Absolutely. It’s anyone’s guess what these things are being used for and what diseases might be associated with dysfunction of their pathways. Whenever something like this happens, I think about how many other things are still out there like this that we haven’t come across yet, and what that means for our attempts to understand cell biology in general. Using deep learning and so on to derive connections in our existing knowledge is a perfectly reasonable idea, but it has to be remembered that the reasonably well-known and patterned landscape of our biology knowledge is embedded in a much larger territory of ignorance. There are mountains, lakes, and canyons out there that we know nothing of, and we are unlikely to find them by rearranging the data we already have. This paper serves as an example of finding something new, and there are still so many new things to find. . .

30 comments on “Enter GlycoRNAs”

  1. was NHR_GUY says:

    ” you could make a solid case that it’s one of the fundamental enabling technologies that’s made the field what it is today” – read Nobel Prize *wink wink*

    1. anon says:

      I’ve met some people who say click hasn’t actually led to any real biological discovery. Bio snobs…

      1. Anon says:

        They just be out of their minds. You can say it for Fullerenes and rotaxanes though. They led to nothing.

  2. Mister B. says:

    I just want to mention that to the best of my knowledge, this is the first time you write an article about a preprint ! It is great as we can all access it ! Open Access science !

    And definitely, a great publication too even if I may partially understand its impact ! Thanks Derek !

    1. Derek Lowe says:

      Oh, I’ve done several, off both BioRxiv and ChemRxiv – I agree, it’s great for everyone to be able to see the papers!

      1. Mister B. says:

        Sorry for my mistake ! I will pay more attention to your sources !

        1. Derek Lowe says:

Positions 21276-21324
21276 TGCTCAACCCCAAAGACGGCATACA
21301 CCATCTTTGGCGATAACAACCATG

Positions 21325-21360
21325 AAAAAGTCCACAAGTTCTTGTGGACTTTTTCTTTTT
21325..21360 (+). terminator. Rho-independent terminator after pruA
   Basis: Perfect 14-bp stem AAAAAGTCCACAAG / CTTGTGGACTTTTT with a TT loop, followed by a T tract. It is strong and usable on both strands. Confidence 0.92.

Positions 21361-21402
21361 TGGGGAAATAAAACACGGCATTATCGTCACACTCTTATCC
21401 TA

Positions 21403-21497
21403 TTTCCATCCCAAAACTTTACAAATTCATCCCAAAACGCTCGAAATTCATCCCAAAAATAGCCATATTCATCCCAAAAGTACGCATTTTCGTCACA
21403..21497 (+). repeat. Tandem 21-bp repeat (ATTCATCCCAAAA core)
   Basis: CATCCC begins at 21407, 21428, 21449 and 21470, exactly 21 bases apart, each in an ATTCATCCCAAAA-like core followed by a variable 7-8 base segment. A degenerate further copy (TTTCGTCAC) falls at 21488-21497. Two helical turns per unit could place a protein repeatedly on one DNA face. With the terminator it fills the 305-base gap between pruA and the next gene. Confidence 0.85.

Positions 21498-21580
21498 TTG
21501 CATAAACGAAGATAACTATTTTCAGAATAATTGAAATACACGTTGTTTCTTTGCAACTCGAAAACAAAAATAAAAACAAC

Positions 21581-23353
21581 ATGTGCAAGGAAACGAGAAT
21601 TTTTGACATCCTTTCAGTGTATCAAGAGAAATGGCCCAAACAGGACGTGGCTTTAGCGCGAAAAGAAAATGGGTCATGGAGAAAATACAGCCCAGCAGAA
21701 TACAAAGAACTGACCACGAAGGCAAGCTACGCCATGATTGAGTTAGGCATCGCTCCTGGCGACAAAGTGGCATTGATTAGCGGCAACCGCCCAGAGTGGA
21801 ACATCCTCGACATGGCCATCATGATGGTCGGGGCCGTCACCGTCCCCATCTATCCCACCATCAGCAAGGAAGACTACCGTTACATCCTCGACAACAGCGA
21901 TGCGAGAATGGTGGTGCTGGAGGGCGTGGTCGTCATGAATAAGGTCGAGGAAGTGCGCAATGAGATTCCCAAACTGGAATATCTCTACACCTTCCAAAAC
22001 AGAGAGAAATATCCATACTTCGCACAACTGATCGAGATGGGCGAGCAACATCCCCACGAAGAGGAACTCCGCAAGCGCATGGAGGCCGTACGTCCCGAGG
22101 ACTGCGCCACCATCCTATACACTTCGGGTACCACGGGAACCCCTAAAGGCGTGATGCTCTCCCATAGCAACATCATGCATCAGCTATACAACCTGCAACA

No problem! Just wanted to let you know that I agree that your point is a really good one. . .

  3. Mole says:

    Are these mountains? Or are ultra sensitive tools enabling the discovery of molehills of limited function and penetrance?

  4. Farmer says:

    “….huge variety of RNAs that have turned out to be active species in the living cell. Short hairpin RNAs, double-stranded RNAs, long noncoding RNAs, circular RNAs, small nuclear RNAs and many others….”

    Seems we are still in an RNA world after all.

    1. ScientistSailor says:

      sounds like the start of a Weird Al spoof of a Madonna song…

  5. JB says:

    Really cool stuff! This opens up a giant can of new worms for how RNA levels may be regulated. Also, glycans can significantly affect the chemistry of biomolecules they’re attached to. Would a big modification like a glycan affect how well PCR preps work? Are we missing a big fraction of RNAs that may be glyco modified when doing expression analyses?

  6. Glycan Boy says:

    My immediate reaction to something so novel is that it could be due to contamination, and in this case, the contaminant could be N-glycosylated peptides. Although the paper claims that the “glycan-RNA linkage was not sensitive to stringent protocols to separate RNA from lipids and proteins including organic phase separation, proteinase K treatment and silica-based RNA
    purification”, they did not directly address this obvious issue by providing explicit evidence for lack of contamination from multiple, orthogonal, fit for purpose methods. Maybe they will when it’s actually published, but if I were the reviewer, this would be the major issue that has to be addressed.

  7. Greg says: